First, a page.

Though the Act does not mention any particular style of mediation by name, the thrust of its provisions points more to the facilitative style. Section 15(3) mandates the mediator to be “guided by the principles of objectivity and fairness and protect the voluntariness, confidentiality and self-determination of the parties”. Section 16(1) provides that the mediator shall attempt to facilitate voluntary resolution of the dispute by facilitating communication between the parties and helping them in identifying the issues, clarifying priorities, exploring areas of settlement and generating options. The thrust is on the mediator acting as a mere facilitator and not adjudicator.

    Section 15(4) as an enabling provision, provides flexibility to the mediator to take such measures as may be considered appropriate including holding joint and separate meetings with the parties. This indicates that the Act provides mediators the autonomy to decide and structure the process in a manner that suits the needs of the parties as long as it does not interfere with the autonomy of the parties.

    B. Promote institutional mediation:

    As a pioneer, the Mediation Act seeks to promote institutional mediation in India. The Act contemplates two kinds of institutions, viz. mediation institutes (MIs) that would provide training to mediators and mediation service providers (MSPs) that would provide mediation services to parties desiring to pursue mediation.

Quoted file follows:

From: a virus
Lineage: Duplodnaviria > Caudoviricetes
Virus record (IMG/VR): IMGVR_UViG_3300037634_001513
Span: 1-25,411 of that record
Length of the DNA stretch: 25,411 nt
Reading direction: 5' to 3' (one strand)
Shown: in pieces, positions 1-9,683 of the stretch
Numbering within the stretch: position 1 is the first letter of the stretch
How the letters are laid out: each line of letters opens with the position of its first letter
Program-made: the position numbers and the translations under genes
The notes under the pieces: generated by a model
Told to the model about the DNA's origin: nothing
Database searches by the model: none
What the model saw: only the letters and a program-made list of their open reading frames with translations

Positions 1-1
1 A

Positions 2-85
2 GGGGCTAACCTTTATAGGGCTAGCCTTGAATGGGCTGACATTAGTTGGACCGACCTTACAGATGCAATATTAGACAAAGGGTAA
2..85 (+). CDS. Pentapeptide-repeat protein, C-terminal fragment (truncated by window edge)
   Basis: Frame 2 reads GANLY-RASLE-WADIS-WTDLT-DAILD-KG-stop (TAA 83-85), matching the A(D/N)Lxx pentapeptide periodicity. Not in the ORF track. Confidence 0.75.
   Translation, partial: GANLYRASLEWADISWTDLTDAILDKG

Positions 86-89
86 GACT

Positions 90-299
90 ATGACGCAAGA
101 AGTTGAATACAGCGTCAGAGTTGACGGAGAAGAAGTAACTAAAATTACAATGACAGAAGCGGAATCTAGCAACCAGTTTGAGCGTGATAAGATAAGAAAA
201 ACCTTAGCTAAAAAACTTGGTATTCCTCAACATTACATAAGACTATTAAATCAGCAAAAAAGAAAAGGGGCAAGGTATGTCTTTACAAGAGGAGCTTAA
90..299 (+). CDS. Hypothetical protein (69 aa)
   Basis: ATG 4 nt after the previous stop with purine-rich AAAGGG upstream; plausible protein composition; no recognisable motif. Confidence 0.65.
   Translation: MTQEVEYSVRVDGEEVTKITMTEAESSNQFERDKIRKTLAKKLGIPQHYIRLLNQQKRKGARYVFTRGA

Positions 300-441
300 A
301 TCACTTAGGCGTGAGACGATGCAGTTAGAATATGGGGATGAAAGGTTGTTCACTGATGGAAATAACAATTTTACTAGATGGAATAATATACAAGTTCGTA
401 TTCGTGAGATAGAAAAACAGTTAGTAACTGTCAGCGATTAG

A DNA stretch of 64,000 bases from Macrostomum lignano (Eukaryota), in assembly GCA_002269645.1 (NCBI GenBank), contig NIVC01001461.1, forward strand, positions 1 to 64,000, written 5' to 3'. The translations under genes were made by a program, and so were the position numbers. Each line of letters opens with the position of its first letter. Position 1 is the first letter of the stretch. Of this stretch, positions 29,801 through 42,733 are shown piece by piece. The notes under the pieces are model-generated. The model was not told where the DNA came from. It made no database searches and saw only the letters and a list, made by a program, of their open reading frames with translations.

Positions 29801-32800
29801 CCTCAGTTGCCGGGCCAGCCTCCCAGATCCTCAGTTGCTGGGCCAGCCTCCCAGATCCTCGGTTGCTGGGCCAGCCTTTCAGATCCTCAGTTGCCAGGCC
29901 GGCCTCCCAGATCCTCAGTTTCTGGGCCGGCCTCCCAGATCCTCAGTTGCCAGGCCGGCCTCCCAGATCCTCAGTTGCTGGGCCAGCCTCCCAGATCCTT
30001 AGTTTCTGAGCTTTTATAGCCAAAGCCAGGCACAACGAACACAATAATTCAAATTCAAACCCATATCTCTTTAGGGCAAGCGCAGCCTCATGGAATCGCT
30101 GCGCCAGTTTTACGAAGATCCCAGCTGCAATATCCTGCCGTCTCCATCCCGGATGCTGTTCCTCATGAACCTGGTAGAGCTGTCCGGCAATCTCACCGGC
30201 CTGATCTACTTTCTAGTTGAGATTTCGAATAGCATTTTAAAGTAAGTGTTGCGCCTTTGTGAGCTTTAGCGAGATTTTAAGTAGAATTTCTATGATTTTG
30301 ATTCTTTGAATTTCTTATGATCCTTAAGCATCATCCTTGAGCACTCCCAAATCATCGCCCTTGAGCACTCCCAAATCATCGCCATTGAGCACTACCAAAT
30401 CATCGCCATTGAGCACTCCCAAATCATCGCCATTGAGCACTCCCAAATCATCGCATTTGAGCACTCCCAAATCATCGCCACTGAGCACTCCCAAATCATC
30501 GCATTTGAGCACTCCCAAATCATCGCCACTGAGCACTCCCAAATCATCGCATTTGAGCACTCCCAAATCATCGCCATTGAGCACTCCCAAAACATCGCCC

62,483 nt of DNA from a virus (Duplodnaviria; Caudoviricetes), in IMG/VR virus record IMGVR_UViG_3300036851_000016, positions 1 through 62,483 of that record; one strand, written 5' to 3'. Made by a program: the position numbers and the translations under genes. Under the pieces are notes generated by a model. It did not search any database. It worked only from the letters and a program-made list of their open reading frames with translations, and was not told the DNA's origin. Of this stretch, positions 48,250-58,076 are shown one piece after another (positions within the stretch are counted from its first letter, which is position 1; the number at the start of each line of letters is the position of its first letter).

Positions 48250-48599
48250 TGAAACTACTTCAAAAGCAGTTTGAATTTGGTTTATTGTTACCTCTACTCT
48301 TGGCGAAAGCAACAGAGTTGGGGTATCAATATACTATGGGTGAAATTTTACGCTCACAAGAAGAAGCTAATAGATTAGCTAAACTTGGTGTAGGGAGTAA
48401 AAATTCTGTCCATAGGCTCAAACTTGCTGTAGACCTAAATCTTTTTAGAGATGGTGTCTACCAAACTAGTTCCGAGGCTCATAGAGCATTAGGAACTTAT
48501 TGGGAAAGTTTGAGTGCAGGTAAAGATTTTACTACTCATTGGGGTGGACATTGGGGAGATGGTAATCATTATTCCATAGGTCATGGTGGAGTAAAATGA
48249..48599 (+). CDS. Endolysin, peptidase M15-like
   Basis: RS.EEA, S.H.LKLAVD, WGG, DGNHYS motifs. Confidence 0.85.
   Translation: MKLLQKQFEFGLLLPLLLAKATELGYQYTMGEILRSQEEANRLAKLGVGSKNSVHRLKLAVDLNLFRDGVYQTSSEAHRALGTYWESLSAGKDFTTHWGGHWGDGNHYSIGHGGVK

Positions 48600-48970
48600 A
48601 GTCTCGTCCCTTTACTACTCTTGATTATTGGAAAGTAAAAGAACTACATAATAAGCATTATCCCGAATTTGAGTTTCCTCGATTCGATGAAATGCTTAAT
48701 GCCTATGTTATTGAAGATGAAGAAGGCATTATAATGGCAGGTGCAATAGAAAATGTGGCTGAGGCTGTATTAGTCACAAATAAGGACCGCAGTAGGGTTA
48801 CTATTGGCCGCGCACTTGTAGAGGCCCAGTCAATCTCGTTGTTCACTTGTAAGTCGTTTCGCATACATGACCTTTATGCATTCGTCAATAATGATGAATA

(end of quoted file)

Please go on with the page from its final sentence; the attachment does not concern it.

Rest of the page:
One of the main challenges to the growth of mediation earlier was lack of standardization which led to the inconsistent application of procedures and lack of institutionalization. There was a dire need to foster the growth of institutional mediation for promotion of mediation and training of mediators. Further, unlike the West, mediation in India was not considered as a full-fledged profession. A profession creates competition and competition leads to quality. Mediators have to possess the requisite professional skills and therefore need to undergo the requisite training, The Act therefore highlights this aspect and confers the necessary gravitas on mediation as a profession by making provisions for the training and accreditation of mediators, the establishment of mediation institutions like training institutes and mediation service providers and conferring legal executability on mediated settlement agreements (Chapter IX). The Fourth Schedule amends section 89 of the Code of Civil Procedure to empower courts to refer disputes pending before them to even a private mediation service provider or mediator if so opted for by the parties.